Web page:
What Does A Metal Fabricator Do?

What Is Metal Fabrication?

Metal fabrication is a process involving the manufacturing of metal parts and products in a specific shape or form as required. It is a complex process that includes cutting, folding and shaping metal to create a finished part, then followed by welding and coating. The fabrication process can be used for mass production and custom metal projects that usually involve designers and engineers.


What Do Metal Fabricators Do?

A metal fabricator is required to read, study and interpret blueprints and specifications to understand the scope of the project. A range of tools is used to cut, align and weld metal including hand tools, flame-cutting torches and hammers, hence why personal protective equipment (PPE) has to be worn at all times. Advanced machinery such as CAD software and CNC machines may also be involved in the process. After the initial product process, a quality control review is performed to ensure that the quality of the fabricated metal is acceptable.


What Qualifications Do Metal Fabricators Need?

Some metal fabricators get their training on the job however, many others receive their qualifications by getting the required training at TAFE. The course will cover blueprint studies, metal and steel fabrication, welding techniques and industry safety regulations. To become a qualified metal fabricator, a 42 – 48 month apprenticeship is often required.


What Type Of Projects Do Metal Fabricators Work On?

Depending on the metal fabricators’ skillset and specialism, they may work on a wide range of products including electronic devices, vehicles and aircraft. Some metal fabricators may also exclusively work in factories, mining, construction and infrastructure.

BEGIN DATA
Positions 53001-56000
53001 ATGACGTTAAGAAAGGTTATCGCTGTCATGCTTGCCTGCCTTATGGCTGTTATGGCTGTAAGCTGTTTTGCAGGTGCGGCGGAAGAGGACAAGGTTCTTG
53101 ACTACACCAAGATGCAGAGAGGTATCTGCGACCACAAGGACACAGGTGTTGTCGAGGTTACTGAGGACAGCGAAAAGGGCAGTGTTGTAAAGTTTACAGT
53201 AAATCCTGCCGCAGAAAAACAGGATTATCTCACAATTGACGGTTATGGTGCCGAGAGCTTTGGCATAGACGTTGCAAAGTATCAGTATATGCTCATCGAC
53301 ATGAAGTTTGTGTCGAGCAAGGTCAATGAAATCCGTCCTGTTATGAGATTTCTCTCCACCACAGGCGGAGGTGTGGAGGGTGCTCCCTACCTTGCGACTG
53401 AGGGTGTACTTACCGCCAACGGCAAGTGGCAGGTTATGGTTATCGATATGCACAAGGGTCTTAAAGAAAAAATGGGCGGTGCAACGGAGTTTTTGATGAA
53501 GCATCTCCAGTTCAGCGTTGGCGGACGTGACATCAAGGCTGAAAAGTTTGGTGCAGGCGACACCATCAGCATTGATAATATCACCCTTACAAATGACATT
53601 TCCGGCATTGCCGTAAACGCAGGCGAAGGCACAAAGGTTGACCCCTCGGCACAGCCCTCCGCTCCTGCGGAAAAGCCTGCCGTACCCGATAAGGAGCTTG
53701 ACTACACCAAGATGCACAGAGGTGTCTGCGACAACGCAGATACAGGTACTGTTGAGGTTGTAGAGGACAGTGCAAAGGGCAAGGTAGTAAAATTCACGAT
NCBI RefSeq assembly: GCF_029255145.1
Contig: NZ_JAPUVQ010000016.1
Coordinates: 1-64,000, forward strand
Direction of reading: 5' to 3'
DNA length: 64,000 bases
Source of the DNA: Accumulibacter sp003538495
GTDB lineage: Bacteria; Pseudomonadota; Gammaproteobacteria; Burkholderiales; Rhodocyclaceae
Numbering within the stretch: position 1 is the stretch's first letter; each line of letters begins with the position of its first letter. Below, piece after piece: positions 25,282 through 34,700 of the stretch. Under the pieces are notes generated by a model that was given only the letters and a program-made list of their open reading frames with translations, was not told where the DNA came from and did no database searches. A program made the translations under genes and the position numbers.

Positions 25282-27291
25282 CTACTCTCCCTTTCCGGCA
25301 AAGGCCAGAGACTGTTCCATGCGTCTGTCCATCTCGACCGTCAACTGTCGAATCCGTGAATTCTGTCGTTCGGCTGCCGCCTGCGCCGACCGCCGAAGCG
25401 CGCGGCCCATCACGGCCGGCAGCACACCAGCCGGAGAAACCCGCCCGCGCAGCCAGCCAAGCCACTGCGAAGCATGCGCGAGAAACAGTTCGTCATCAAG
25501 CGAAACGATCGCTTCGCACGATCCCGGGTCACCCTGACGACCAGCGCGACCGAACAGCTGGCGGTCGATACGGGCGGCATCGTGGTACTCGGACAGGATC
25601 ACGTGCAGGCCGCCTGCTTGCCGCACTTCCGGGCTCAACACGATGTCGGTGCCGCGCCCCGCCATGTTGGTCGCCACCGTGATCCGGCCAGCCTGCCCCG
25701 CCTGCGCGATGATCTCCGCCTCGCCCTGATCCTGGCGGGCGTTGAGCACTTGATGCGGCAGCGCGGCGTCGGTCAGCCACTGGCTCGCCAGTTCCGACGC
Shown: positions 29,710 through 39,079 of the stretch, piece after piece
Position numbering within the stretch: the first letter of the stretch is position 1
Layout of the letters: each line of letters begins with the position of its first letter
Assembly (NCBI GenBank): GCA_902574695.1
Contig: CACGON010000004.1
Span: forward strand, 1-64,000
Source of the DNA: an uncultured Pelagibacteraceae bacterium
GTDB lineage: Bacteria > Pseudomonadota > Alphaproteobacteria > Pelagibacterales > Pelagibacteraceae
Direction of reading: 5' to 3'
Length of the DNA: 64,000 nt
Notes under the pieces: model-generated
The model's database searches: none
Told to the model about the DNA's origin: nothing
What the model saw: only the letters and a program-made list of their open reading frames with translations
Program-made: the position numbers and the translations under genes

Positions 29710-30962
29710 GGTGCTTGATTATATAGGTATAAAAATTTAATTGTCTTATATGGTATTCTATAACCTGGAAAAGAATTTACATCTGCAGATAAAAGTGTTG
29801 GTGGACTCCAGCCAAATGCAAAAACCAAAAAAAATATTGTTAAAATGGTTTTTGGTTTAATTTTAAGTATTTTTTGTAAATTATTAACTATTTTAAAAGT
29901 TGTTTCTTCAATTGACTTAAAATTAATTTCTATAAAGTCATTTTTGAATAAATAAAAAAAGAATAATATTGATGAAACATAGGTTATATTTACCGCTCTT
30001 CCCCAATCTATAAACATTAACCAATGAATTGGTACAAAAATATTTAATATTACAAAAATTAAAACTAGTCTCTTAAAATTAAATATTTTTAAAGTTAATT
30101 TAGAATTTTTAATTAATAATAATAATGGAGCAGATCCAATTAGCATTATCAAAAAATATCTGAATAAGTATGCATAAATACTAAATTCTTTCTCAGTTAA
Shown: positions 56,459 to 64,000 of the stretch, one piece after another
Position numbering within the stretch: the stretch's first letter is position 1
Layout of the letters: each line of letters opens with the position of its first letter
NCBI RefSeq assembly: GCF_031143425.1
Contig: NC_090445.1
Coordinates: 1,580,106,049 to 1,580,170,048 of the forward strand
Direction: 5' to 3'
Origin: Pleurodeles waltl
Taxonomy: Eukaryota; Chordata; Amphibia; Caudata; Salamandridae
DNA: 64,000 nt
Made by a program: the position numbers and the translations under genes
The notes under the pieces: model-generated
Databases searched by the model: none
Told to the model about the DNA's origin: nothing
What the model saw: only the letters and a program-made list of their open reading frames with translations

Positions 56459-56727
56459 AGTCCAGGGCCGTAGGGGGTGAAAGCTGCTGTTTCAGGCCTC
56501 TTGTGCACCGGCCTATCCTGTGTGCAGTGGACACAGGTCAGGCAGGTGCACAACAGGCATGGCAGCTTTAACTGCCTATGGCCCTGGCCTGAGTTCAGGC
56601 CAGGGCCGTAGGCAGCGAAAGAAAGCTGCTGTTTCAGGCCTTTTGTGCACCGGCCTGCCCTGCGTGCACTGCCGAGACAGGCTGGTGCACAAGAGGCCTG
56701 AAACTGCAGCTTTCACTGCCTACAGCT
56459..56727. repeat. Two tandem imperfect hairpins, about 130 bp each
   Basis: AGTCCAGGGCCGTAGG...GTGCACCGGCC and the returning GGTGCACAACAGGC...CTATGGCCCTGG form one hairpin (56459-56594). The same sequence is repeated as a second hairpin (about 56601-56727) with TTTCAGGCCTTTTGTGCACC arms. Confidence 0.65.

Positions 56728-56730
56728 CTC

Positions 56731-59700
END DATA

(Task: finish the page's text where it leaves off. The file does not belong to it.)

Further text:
Metal Fabrication Process

The process to fabricate metal products from raw materials is complex. Depending on the project specifications, the process may involve additional steps and alterations. However, the general metal fabrication process generally involves cutting, bending, moulding, welding and coating. We will look at the major steps in the fabrication process:



Cutting is the first stage of any fabrication project after the blueprint has been studied. There is various way to cut raw metal, from using a basic saw to water jets, chiselling, plasma torches, die-cutting and laser. Cutting machines can be a huge operational cost, which is why during the initial stages of the project, machine cost-effectiveness should be factored into the project cost. For example, programmed CNC cutting will cost a lot more than using a plasma torch.


Metal and stainless-steel bending is performed manually or through electric tools to get the cut metal into the desired form. This needs to be performed at an appropriate angle to avoid failure or suboptimal performance.


Welding involves attaching 2 pieces of metal through a joint to achieve a larger structure. For certain complex projects, specialised welders will often be employed to ensure that the joint is suitable for the intended end-use. There are various ways to weld metal including structural welding, MIG and TIG welding.


Coating is the process of applying a layer to the exterior of the metal and is often referred to as metal finishing. This is done by applying a thin layer to the metal to improve its surface characteristics (improved durability and increased corrosion, abrasion and chemical resistance). Metal fabricators use a wide range of finishing depending on the material and application to improve their finish quality.


At Ogis Engineering, we have built a strong reputation over decades through a skilled team and improving our technical capability. From design to delivery, our team is here to help with your project, contact us today to discuss your upcoming project.